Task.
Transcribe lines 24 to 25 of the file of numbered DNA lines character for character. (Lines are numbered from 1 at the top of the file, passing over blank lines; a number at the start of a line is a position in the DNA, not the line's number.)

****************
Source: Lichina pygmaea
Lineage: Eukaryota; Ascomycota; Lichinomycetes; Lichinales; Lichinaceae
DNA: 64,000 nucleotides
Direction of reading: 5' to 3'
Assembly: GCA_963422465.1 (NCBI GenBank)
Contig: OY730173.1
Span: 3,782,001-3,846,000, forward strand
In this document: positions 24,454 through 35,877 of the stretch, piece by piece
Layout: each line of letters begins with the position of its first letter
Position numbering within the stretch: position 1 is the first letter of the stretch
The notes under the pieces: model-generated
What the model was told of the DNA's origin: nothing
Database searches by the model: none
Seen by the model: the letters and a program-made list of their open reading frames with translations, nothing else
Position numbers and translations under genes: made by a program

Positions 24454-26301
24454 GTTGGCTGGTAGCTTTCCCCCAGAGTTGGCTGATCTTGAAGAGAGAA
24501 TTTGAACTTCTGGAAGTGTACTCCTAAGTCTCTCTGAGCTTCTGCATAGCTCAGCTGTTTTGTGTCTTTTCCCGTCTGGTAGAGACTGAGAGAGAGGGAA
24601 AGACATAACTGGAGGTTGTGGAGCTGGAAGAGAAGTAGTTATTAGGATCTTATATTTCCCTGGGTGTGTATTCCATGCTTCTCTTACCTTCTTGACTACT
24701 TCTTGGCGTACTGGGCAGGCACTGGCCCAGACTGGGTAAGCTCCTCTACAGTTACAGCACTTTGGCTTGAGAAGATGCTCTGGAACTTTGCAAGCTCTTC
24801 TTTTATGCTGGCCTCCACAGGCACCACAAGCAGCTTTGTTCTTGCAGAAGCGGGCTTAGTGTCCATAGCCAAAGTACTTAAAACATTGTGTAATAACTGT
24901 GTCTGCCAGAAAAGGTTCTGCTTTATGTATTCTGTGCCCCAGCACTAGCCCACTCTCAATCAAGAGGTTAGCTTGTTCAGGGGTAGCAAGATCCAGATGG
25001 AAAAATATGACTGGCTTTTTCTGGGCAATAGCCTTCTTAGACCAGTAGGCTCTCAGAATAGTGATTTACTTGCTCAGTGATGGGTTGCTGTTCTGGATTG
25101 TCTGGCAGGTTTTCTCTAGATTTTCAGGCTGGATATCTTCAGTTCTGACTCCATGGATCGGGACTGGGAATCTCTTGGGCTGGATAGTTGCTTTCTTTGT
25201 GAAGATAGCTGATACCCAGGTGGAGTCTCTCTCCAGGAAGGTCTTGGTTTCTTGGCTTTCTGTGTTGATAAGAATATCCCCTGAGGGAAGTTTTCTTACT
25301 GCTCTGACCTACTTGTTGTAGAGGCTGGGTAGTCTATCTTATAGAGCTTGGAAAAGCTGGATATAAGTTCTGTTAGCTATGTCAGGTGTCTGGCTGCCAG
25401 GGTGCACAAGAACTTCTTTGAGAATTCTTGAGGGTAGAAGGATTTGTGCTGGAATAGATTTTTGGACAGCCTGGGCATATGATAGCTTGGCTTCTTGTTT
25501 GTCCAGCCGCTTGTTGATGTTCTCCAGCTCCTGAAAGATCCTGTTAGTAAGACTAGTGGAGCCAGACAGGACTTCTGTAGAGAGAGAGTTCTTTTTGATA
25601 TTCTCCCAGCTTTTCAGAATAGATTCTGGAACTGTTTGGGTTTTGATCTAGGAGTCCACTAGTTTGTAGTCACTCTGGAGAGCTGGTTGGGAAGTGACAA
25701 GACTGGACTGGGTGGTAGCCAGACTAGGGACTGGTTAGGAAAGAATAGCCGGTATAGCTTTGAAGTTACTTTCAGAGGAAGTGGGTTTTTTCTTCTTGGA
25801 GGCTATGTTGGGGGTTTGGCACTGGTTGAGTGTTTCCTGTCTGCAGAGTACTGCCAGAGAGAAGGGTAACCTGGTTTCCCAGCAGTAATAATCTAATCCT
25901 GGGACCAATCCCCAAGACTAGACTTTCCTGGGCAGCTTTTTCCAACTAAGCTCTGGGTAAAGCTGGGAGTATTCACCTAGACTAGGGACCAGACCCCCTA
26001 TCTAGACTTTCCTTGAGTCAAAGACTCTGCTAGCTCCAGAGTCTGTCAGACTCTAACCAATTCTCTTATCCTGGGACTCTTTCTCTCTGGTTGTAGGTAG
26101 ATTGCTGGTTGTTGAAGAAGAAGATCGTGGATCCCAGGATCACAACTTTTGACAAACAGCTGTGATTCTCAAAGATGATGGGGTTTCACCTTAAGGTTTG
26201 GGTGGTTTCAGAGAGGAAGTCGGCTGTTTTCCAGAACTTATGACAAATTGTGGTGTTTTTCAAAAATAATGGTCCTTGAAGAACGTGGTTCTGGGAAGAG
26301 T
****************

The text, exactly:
25101 TCTGGCAGGTTTTCTCTAGATTTTCAGGCTGGATATCTTCAGTTCTGACTCCATGGATCGGGACTGGGAATCTCTTGGGCTGGATAGTTGCTTTCTTTGT
25201 GAAGATAGCTGATACCCAGGTGGAGTCTCTCTCCAGGAAGGTCTTGGTTTCTTGGCTTTCTGTGTTGATAAGAATATCCCCTGAGGGAAGTTTTCTTACT